The Dominican Dream

Recent data revealed that of the world's people, Dominicans are some of the most willing to relocate to the United States. If tomorrow the DR became part of the United States, more than ¼ of the adults would pack up and leave for Washington Heights. Most want to leave simply for economic reasons. I don't think I've heard of one single Dominican who moved to the US because of freedom or humanist reasons. The Dominican dream for many is the blind embrace of the American capitalist dream, often unfettered. So blinded are many by that economic pursuit, that they are willing to risk their lives.

In the Bronx, I was well acquainted with an individual who risked his life to fulfill his American dream. Unlike Cubans, Dominicans are not immediately granted residence permits if they reach US soil. Not only that, the voyage from Cuba to Florida is direct, whereas Dominicans have to traverse shark-infested waters to reach Puerto Rico, merely a layover destination for Nueva Yol, as many Dominicans refer to the United States.

My friend in the Bronx – let's call him Juan – was only 17 years old when he finally got fed up with school and decided to borrow money from a local bookie so he could book a yola to Puerto Rico. A yola is a essentially a hand-constructed boat used by smugglers to ferry people across the Mona Passage to Puerto Rico.

Juan paid 500 dollars, a bargain since the person who ferried him was relatively new and inexperienced in the game of crossing the Mona Passage; many experienced sailors charge as much as 2,000 dollars. Those 500 dollars were the biggest sum of money he'd ever seen, and he haggled with the yolero to let him keep 20 of those 500 dollars.

Along with a rag-tag bunch of strangers, the wooden, leaky boat took them across the strait for what felt like days. As a kid, I remember people telling me stories about yola trips and I saw it almost in the same light that I saw a trip across the Atlantic. And hell, the conquistadors who sailed on their way to plunder the Dominican probably did so under safer conditions, and with sturdier boats. A yola is tiny and completely exposed to the elements. Menstruating women have been rumored to get thrown overboard for fear that their blood may attract a shark that tips over the boat and devours everyone.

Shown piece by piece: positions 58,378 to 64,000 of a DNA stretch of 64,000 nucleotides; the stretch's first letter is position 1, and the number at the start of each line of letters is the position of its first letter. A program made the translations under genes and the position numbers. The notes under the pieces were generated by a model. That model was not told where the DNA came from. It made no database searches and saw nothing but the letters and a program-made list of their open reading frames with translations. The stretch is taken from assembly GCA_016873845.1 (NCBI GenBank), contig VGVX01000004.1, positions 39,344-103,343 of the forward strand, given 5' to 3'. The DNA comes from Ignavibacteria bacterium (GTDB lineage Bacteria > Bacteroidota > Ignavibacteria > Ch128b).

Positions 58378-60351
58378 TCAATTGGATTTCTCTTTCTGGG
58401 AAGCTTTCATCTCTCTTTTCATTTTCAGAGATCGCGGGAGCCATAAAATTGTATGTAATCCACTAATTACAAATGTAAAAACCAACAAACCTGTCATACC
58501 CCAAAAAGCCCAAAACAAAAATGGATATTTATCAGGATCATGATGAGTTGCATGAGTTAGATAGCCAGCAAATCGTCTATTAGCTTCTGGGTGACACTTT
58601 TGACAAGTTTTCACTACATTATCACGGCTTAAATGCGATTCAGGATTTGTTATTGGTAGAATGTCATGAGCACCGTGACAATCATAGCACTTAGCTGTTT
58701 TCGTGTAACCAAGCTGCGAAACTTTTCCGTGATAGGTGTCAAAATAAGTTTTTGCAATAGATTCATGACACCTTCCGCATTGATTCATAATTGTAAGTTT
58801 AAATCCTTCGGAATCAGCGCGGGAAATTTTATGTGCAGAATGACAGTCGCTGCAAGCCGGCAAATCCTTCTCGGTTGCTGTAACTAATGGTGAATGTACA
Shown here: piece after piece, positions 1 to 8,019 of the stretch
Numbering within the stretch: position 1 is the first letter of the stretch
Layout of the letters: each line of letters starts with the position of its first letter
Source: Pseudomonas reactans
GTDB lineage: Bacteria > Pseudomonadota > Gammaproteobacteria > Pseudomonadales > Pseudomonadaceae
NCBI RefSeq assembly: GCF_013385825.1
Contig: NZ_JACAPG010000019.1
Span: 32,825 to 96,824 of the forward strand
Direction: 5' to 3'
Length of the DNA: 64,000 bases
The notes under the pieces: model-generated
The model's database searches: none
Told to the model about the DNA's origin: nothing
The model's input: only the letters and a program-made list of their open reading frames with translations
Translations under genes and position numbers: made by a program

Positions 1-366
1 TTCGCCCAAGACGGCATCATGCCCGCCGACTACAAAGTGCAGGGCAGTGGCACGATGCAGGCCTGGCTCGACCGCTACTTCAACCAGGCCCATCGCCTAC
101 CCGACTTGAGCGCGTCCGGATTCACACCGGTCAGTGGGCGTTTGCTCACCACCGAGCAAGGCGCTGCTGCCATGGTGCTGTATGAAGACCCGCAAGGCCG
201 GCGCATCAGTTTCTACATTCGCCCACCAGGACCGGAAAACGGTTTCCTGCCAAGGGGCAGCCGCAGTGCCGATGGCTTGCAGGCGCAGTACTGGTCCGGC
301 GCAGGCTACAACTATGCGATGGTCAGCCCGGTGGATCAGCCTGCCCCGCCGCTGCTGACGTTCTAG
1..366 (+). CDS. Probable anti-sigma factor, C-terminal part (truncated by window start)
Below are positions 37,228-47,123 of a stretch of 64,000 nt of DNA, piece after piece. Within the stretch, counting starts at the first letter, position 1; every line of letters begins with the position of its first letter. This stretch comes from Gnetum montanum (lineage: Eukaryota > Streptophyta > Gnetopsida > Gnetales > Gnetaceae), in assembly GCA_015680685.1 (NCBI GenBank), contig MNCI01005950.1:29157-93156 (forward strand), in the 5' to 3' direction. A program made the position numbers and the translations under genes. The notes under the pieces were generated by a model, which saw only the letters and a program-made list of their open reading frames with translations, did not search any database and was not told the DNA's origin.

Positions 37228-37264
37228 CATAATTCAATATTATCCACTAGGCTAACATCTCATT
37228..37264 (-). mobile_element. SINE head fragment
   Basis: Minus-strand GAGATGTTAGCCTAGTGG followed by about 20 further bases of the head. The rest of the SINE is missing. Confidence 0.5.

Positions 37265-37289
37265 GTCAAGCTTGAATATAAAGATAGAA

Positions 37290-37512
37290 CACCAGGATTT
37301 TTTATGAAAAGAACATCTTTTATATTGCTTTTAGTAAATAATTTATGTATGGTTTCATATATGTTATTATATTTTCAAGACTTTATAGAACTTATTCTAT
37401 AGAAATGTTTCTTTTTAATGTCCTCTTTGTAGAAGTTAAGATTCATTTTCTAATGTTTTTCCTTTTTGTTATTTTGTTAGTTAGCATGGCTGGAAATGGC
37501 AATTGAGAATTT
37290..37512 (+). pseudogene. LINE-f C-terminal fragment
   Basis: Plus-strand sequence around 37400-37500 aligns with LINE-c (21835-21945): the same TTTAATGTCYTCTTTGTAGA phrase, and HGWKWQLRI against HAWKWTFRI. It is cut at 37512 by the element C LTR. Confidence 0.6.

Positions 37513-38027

But Juan wasn't afraid of storms, or sharks, or getting stranded and resorting to cannibalism. He'd left his parents asleep in his childhood home – a brightly-painted wooden shack with a zinc roof. The house had been built 40 years earlier by Juan's grandfather, and was the only thing the family had inherited. He left the house in the middle of the night, and in a way also said goodbye to the termites eating away at the wood, and to the pieces of gum patching the leaky roof. If Juan was afraid of one thing, it was the termites. He had nightmares every night where a hurricane would come and wash away his life, but the termites eating his body is what frightened him most. He preferred to be devoured by sharks. There's no logic to fearing what happens to your body after death, but to him a shark was much more noble and Christian than termites after a hurricane.

One gets used to seeing death and complete loss at every turn,” he tells me. And it was perhaps with that fatalist mentality that he saw that ride across the shark-infested Mona strait as just another night under a leaky roof.

It's hard to predict how many have died crossing the Mona strait, but sometimes it feels as if every Dominican I've encountered knows of someone who has died. Dying in the Mona Passage is in the Dominican consciousness almost a failed entry exam, as if the American hand of destiny decided to turn you back from her embrace.
I didn't dream of dying crushed in my house that night, instead I dreamt of waking up in Nueva Yol. Nueva Yol was heaven, and Puerto Rico was purgatory,” he said.

Juan arrived in Puerto Rico with those 20 dollars. Everyone landed on a deserted beach and made a split in all directions. He had a dry change of clothes in a plastic bag, and the 20 dollars took him to a part of San Juan he'd heard of where there was a Dominican colony. The very next day, he'd already met someone willing to spot him a gram of white.
I didn't even want to buy food, I just wanted to sell gram by gram, day by day so I could fly up to Nueva Yol.”

He slept on a park bench the first week, and then met a girl who enjoyed his product and didn't ask for a rent deposit or ID. Through her, me met some guys who dabbled in the identities of the dead, and soon Juan was reborn as a resurrected Puerto Rican man. Puerto Rico is a US commonwealth, so back in the 1990s a library card could have probably gotten you on a plane to the US. You could still be questioned by customs, and if you didn't sound Puerto Rican or got nervous, that could be the end of your Dominican dream. But Juan picked up the Puerto Rican slang and accent rather quickly, and was even choking on his Rs like a true Boricua, as Puerto Ricans charismatically call themselves.

So, there he was in NY, ready to take over the city. He landed on his feet, already having made connections back on the island. Pretty soon he was driving fly cars and his moms had a house, but in less than a year he got busted by the cops with 30k in his car and ended up serving 5 in the slammer. He had nothing stashed away, and being a Puerto Rican, he can never expect to get a passport that would secure his return to the Dominican. To the US legal system he is but a Puerto Rican felon. He can't leave and will probably never see his hometown or family again.

I miss them everyday, but I can't go back without getting into even bigger trouble.”
Today he works an honest job in a supermarket and makes slightly above minimum wage.